Here again is the story told by one Ermin, who was engineer to the King and went to Damascus to buy horn and glue for the making of cross-bows: "I went to the bazaar and there I saw an old man who said to me, 'Are you a Christian?' and when I made answer that I was, then he said, 'It is because of your sins that you cannot stand against us.' I answered, 'Why talk you of the sins of Christians when the sins of the Saracens are so much greater?' The Saracen said, 'Have you a son?' 'I have,' said I. 'Answer me, then,' said he; 'Which would vex you most; that I should smite you on the face, or that your son should smite you?' When I replied that it would be the worse pain if my son should smite me, the old man said, 'Now listen to me: you Christians are sons of God, and you are called after the names of the Lord Christ, and your Father has sent you teachers from whom you learn what is good and what is evil. Therefore it is that God has greater wrath at your sins than at the sins of those who know Him not and have not been taught His law.'"
While the King tarried at Acre there came to him messengers from the Old Man of the Mountain. One of the messengers was the spokesman, and had his place in front; the second had in his hand three daggers, to signify what danger threatened him who should not listen to the message; the third carried a shroud of buckram for him who should be smitten with the daggers. The King said to the first envoy, "Speak on." Then the envoy said, "My master says, 'Know you me?'" The King answered, "I know him not, for I have never seen him; yet I have often heard others talk of him." "Why, then," went on the envoy, "have you not sent him such gifts as would have gained his friendship, even as the Emperor of Germany and the King of Hungary and other princes have done, yea, and do now year after year, knowing well that they cannot live save by my lord's pleasure?" The King made no answer, but bade the envoys come again in the afternoon. When they came they found the King sitting with the Master of the Templars on one side and the Master of the Hospitallers on the other. Now the Old Man is in great awe of these two, for he knows that if he slay them there will be put in their place other two as good or better. The envoys were not a little disturbed when they saw the two. And the Master of the Templars said, "Your lord is over bold to send you with such a message for the King. Now be sure that we would have drowned you in the sea, but that so doing might be a wrong to him. Go now to your lord, and come again in fourteen days with such a token and such gifts as may suffice for the making of peace."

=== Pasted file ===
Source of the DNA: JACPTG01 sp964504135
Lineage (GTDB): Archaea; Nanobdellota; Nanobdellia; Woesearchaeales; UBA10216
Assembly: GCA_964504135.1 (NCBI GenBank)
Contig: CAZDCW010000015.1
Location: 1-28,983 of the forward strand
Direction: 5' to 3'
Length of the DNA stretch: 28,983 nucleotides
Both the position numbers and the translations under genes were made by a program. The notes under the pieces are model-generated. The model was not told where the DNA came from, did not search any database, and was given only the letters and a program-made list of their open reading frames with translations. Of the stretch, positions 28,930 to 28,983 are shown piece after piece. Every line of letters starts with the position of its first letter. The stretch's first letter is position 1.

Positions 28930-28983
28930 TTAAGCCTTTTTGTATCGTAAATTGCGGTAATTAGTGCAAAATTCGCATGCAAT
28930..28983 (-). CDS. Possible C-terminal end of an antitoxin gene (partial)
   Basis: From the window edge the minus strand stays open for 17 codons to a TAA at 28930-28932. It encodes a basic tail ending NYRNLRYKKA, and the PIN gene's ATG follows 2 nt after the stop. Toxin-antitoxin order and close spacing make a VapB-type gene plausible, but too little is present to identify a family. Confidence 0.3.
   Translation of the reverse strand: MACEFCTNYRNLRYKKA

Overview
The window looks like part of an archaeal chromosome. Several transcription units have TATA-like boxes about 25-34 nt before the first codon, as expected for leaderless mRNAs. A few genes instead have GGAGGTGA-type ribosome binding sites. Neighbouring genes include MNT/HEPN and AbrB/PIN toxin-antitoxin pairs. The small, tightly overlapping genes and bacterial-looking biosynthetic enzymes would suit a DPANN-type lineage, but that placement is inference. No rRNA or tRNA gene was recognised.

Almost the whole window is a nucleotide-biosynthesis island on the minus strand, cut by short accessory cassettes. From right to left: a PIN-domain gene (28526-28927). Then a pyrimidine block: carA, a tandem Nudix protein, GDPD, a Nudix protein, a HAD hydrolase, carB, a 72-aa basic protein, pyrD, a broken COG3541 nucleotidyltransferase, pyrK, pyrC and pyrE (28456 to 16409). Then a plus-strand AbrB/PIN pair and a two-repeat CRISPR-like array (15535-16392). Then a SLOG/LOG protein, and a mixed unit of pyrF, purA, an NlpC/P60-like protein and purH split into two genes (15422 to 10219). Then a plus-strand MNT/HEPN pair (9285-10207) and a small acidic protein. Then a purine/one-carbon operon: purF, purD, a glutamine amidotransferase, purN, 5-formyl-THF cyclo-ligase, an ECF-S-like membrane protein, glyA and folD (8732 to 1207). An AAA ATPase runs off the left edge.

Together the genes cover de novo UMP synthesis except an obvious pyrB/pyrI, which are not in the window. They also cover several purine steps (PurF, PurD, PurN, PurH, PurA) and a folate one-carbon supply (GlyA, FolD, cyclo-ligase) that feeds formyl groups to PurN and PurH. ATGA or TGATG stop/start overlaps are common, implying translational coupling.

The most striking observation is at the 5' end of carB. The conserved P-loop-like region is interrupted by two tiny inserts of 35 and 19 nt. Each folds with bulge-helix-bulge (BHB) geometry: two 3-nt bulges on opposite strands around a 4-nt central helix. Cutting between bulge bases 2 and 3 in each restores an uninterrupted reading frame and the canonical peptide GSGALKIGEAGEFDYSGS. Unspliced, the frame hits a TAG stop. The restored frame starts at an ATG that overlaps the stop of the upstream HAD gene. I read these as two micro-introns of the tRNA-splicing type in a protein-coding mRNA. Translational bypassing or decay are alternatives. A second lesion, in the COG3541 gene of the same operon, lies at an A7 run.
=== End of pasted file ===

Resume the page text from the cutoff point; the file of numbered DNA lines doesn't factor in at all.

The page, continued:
So the envoys departed, and came again in the time appointed, and they brought with them the shirt of the Old Man and his ring, which was of the finest gold, and with these things this message: "As man wears no garment that is nearer to him than his shirt, so the Old Man would have the King nearer to him than any other king upon earth; and as a ring is the sign of marriage by which two are made one, so the Old Man would have himself and the King to be one." Other gifts there were, an elephant of crystal, very cunningly wrought, and a monster which they call a giraffe, also of crystal, and draughts and chessmen, all finely made. The King, on his part, sent to the Old Man a great store of jewels, and scarlet cloth, and dishes of gold and bridles of silver. Also he sent with them Father Yves, who might teach the true religion to the Old Man.
When the father came to the Old Man and his people he found many things worth noting, as that they do not hold the same faith as other Mahometans, and that they believe that if a man lose his life in fulfilling his master's command he is straightway carried to happiness that is beyond all belief; also that no man dies before the time appointed, so that they count it to be wickedness when a man seeks to defend his body with armour. Also the father found under the pillow of the Old Man's bed a book wherein were written many words spoken by the Lord to Peter, and the father said, "My lord, read this book very often, for these words are very good," to which the Old Man answered, "Yea; I have a great reverence for my lord St. Peter; for when Abel was slain by Cain his brother, in due time his soul went into the body of Noah; and when Noah died, then it went, in due time, into the body of Abraham, and, in like manner, it went into the body of St. Peter in the days when the Lord came upon the earth." Father Yves sought to prove to him that these things were not so, but the Old Man would not hear him.